Here is yet another one, but more recent, that I missed posting.
Corpus Christi, or the Solemnity of the Most Holy Body and Blood of Christ, is when we celebrate the real presence of Jesus in the sacrament of the Eucharist. As Catholics, real presence for us is a given. We believe that, in Eucharist, Jesus is real and present in ways that other denominations simply don’t realize or comprehend.
It’s one thing for us to say or believe that Jesus is really present, body and blood, soul and divinity, in the Eucharist, and it’s another for us to truly realize it in our living. Typically, when it comes to matters of the faith, I believe that understanding is something of a necessity for us. We need not shy away from understanding matters of faith. However, in the case of Eucharist, it’s not that we need to completely understand how it’s possible that the bread and wine we see and taste are the true body and blood of Jesus.
Like the Trinity, which we celebrated last week, Eucharist also involves the depths of mystery. However, it is not mystery in such a way that it eternally escapes our understanding. Yet, today I’m not really after an intellectual understanding of Eucharist, though I think it would make a great discussion and I’m willing to have such a discussion with anyone who would ever be interested.
The mystery of the Eucharist, that is, the mystery of the real presence of Jesus, is one that is affirmed to us in our experience of it—in our living it. I once heard it said that Eucharist is the great symbol of transformation. I discussed this in a class on the Catholic Catechism many years ago, and the mere mention of the word “symbol” associated with Eucharist was met with strong opposition because of the fact that there are many people, even theologically astute people of other denominations, who believe that Eucharist is merely a symbol. Therefore, any talk of symbol and Eucharist in the same breath was not well received.
However, much to the contrary, what I’m saying is not that Eucharist is merely a symbol in any way at all, but that it signifies much more than we may realize. Eucharist points to unfathomable depths that relate to human experience. To say that Eucharist is the symbol of transformation is to recognize that it has the power to enter into the world of our experiences—into our firsthand, pre-reflective lives, into our immediate experiences—and make of our lives something holy and righteous. Eucharist, the body and blood of Christ, has the power to make of each of us what we are not already. Remember that all of us have sinned and fallen short of the glory of God. God making something holy in us is similar to God creating the world out of nothing in the beginning. Eucharist is the sign of change, just as the bread and wine are changed at our daily celebration. Eucharist has the ability to create goodness where it is absent.
Years ago when I took up serious graduate study of theology I encountered difficulty understanding the importance and role that blood plays in salvation. There are many well-meaning people who hold that the whole blood thing is rather barbaric. They ask, “Why could an all powerful God not just simply save us?” So, I genuinely questioned for my own edification, “Why the importance of Blood?” I wanted to know the deepest meanings, the essential truth, but discussions with my classmates often failed to satisfy me. The response I heard most often went something like this, “Well, blood is about life, so the blood of the Lord is important because it’s all about life.” As important as life may be in the theme of Christianity, I don’t believe that’s the true importance of it when it comes to Eucharist.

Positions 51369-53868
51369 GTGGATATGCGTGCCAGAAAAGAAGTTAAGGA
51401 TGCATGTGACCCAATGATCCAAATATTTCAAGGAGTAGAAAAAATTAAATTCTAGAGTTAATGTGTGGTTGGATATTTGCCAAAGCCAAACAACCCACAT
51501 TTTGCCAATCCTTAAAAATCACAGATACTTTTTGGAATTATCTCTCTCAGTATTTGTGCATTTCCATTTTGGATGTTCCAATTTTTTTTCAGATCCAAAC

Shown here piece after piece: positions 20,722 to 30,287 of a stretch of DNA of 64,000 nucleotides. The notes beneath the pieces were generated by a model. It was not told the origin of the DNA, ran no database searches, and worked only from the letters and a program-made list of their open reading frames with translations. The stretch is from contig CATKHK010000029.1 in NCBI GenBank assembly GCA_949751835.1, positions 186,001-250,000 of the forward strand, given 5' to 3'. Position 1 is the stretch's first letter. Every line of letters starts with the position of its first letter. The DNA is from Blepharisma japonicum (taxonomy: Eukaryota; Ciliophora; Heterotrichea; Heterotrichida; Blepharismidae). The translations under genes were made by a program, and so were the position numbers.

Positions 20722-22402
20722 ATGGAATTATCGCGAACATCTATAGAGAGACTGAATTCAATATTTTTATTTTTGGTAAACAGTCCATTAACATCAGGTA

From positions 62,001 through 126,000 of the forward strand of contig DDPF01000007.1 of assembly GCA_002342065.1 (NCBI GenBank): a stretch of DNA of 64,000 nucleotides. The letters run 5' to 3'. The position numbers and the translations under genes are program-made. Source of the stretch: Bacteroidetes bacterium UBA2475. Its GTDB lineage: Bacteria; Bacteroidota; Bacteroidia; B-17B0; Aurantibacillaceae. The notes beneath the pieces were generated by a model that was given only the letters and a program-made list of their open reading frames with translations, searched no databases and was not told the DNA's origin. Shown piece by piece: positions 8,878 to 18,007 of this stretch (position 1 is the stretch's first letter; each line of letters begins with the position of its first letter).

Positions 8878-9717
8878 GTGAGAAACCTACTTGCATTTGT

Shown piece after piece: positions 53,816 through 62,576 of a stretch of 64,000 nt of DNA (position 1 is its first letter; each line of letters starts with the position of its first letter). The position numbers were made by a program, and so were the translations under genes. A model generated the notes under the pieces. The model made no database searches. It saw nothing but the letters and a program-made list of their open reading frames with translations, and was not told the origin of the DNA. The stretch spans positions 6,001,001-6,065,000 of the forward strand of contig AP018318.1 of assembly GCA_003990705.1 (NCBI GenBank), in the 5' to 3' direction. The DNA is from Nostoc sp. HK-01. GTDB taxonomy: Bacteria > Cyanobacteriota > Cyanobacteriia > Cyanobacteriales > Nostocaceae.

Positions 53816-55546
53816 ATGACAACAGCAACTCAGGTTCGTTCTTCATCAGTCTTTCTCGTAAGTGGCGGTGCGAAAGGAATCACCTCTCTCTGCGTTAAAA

We can go to Moses and to the writer of the Letter to the Hebrews for a better idea, which is nice since those are our first two scripture readings today. Moses instructed that the blood of slaughtered bulls be taken in large bowls and splashed on the people in the assembly, and on the altar of sacrifice. Think how things would look if we did that here! Blood, according to Moses, is the sign of the covenant between God and the people. It’s the sign of an unbreakable promise or agreement. Blood is the sign of a sacrifice or a payment having been made unto God, and it is the reciprocal seal of an agreement between God and humanity. Hebrews tells us that blood cleanses. However, upon reflection I would ask whether it is the blood that cleanses, or whether it’s the act of sacrifice itself—blood being the necessary sign that a sacrifice or payment has been made. Either way, it’s clear that a cleansing occurs and a covenantal agreement comes into being. It’s clear also that transformation happens in sacrifice. That which was broken is repaired. Where there was unrighteousness, righteousness springs up and filled the void.
Eucharist, in a great way, pertains to sacrifice though in this case it is a perfect sacrifice: a complete payment. Actually, our teaching is that Eucharist is indeed the very re-presentation of the unique sacrifice of the Son of God on the cross. Eucharist is about a covenant that far exceeds any covenant that the sacrifice of bulls might bring about. Eucharist is the sign of the promise of God’s being for us in ways that we only can begin to understand. Eucharist is about your lived experience and mine. It is about our lives and everyone else’s life being utterly transformed.
To say that Eucharist is the great symbol of transformation in no way diminishes our faith in what we do here at Mass. It doesn’t take away from our understanding of the real presence. Quite to the contrary, if we are transformed, if we are cleansed by the sacrifice of God’s Son, and if we become what we consume in Eucharist, then our lives attest to the power of God to transform not only bread and wine into the deepest essence of Jesus himself, but also of God’s power to transform the face of the whole world.